The question of what is happening in the economy, and the property market, during this period of lockdown is an interesting one. The Centre for Economics and Business Research (CEBR) recently estimated that 31% of normal economic activity is being lost as a result of the lockdown. Interestingly, for estate agents, both commercial and residential, the figure was only 20%, implying that working from home, virtual viewings and other adaptations are keeping some things going in the market, even at a time when the official advice is to pause exchanges of contract and completions.
The CEBR also found that construction activity was operating at 50% of normal. This was consistent with the latest purchasing managers’ survey for the industry, which in March showed the steepest fall in activity in the sector since April 2009. April 2009, of course, was in the depths of the financial crisis.
Housebuilding activity held up better than civil engineering or commercial work in the survey, though respondents were braced for a sharp drop. Sure enough, led by Barratt Developments and Taylor Wimpey, most of the big housebuilders called a halt to construction activity on their sites in late March.
What does it all add up to for the housing market? Knight Frank, the estate agent, making the assumption that the lockdown will remain in place for the whole of April and May, with a gradual lifting through June – which we can all hope for – predicts that this will lead to a 38% drop in transactions to 734,000 for 2020. That would take the total below that recorded in the financial crisis of 2008-9, when the number was just below 800,000. For something that we were barely aware of just a few weeks ago, this is an extraordinary turn of events. You would have to go back very many years for a lower annual transactions’ total.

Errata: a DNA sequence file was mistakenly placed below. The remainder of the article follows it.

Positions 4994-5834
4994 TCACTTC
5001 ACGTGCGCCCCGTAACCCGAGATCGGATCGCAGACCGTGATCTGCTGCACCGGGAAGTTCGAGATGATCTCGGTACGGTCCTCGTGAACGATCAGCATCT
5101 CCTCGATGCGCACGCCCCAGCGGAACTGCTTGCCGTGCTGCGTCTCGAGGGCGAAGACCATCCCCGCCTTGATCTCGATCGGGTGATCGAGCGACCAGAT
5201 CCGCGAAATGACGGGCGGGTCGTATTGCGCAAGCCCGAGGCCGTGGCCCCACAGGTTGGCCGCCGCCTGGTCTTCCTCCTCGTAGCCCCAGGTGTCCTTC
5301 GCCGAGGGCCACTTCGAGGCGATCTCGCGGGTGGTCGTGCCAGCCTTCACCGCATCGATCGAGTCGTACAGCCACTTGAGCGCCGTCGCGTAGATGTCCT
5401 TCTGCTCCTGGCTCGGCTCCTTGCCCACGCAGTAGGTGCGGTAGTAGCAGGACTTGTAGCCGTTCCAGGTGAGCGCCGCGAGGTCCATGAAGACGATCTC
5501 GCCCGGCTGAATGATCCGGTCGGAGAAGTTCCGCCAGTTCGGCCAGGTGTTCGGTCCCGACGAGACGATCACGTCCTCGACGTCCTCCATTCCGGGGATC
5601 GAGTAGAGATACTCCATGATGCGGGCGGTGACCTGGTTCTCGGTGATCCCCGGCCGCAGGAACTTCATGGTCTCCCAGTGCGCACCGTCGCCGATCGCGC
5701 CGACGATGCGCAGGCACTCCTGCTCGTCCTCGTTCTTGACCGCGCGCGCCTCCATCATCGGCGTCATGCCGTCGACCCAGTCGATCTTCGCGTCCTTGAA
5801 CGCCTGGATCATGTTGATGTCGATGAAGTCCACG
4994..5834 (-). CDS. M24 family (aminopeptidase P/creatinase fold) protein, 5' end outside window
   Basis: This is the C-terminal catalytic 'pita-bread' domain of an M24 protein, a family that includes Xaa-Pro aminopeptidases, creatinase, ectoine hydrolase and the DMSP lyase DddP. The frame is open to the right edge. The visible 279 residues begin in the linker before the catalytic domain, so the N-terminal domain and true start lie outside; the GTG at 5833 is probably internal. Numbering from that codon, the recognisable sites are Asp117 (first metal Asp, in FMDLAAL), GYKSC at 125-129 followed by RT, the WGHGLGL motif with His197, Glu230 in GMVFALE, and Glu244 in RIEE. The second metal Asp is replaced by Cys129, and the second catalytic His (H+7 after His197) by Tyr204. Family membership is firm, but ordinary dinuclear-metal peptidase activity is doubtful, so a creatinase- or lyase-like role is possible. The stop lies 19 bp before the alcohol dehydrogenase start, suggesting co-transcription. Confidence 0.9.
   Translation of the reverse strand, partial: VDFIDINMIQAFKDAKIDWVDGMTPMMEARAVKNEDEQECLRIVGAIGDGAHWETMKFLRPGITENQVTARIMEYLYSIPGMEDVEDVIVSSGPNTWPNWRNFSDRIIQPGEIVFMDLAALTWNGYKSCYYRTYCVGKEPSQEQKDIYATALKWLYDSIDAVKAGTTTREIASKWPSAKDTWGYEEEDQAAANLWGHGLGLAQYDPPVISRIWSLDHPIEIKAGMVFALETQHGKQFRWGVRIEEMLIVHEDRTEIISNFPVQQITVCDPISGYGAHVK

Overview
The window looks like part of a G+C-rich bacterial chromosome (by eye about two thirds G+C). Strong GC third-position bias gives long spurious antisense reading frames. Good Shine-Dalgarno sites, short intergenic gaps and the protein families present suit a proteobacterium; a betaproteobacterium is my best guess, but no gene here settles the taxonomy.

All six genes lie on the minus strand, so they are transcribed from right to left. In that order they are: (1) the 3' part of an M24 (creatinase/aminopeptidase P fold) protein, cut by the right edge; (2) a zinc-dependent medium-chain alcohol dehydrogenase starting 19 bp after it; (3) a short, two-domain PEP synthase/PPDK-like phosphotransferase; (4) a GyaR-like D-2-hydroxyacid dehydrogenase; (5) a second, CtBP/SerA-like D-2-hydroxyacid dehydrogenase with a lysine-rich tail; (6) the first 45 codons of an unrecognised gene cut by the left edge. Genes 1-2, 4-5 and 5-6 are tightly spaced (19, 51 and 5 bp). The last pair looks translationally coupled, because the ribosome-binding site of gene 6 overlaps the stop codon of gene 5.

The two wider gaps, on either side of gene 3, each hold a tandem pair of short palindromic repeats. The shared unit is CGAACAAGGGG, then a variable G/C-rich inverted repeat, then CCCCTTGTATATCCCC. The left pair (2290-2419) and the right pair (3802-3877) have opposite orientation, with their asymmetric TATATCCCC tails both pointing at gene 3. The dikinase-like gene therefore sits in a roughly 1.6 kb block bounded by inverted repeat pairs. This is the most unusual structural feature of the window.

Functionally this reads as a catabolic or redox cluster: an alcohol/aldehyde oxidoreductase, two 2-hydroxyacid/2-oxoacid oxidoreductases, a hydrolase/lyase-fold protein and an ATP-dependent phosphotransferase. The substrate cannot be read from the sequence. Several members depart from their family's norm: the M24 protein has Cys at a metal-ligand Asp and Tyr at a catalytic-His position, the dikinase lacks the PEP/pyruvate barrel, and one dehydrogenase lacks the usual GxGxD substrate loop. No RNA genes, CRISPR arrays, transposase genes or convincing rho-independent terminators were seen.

There will be a recovery, according to Liam Bailey, Knight Frank’s global head of research, with transactions next year set to be 18% above 2019 levels, and the market went into this crisis in pretty good shape, on the back of a post-election recovery. But roughly half of this year’s missing transactions will be “lost”, he suggests. Some people who were going to move will no longer do so. This makes sense. There will be those, probably quite a number, whose income expectations will have changed for the worse as a result of the crisis.
Knight Frank expects only a modest 3% fall in house prices this year. Lettings activity will be 25% below its average of the past five years but rental values in the London and Home Counties markets it covers will be flat rather than falling, with some upward pressure resuming later in the year.
If that is as bad as it gets, for house prices and rental values, many people will be relieved. There are plenty of gloomier scenarios around, which involve much longer lockdowns and which worry about the absence of a comprehensive exit strategy from a public health crisis which has become an economic crisis.
Even in a lockdown, however, people have to move. Demand for housing does not stop, even when the supply of new-build properties comes to a halt. Second homes may be out of bounds, as Scotland’s chief medical officer discovered to her cost, but things have not completely ground to a halt.
The lockdown itself may also be generating its own demand. Some delving by the tradespeople comparison site HaMuch, based on a trawl of lettings websites, found a strong demand for rental properties with gardens, as people try to make isolation more palatable.
The strongest demand for rental properties with gardens was in Bristol, followed by Nottingham, London and Cambridge. It is an ill wind that does not blow somebody some good.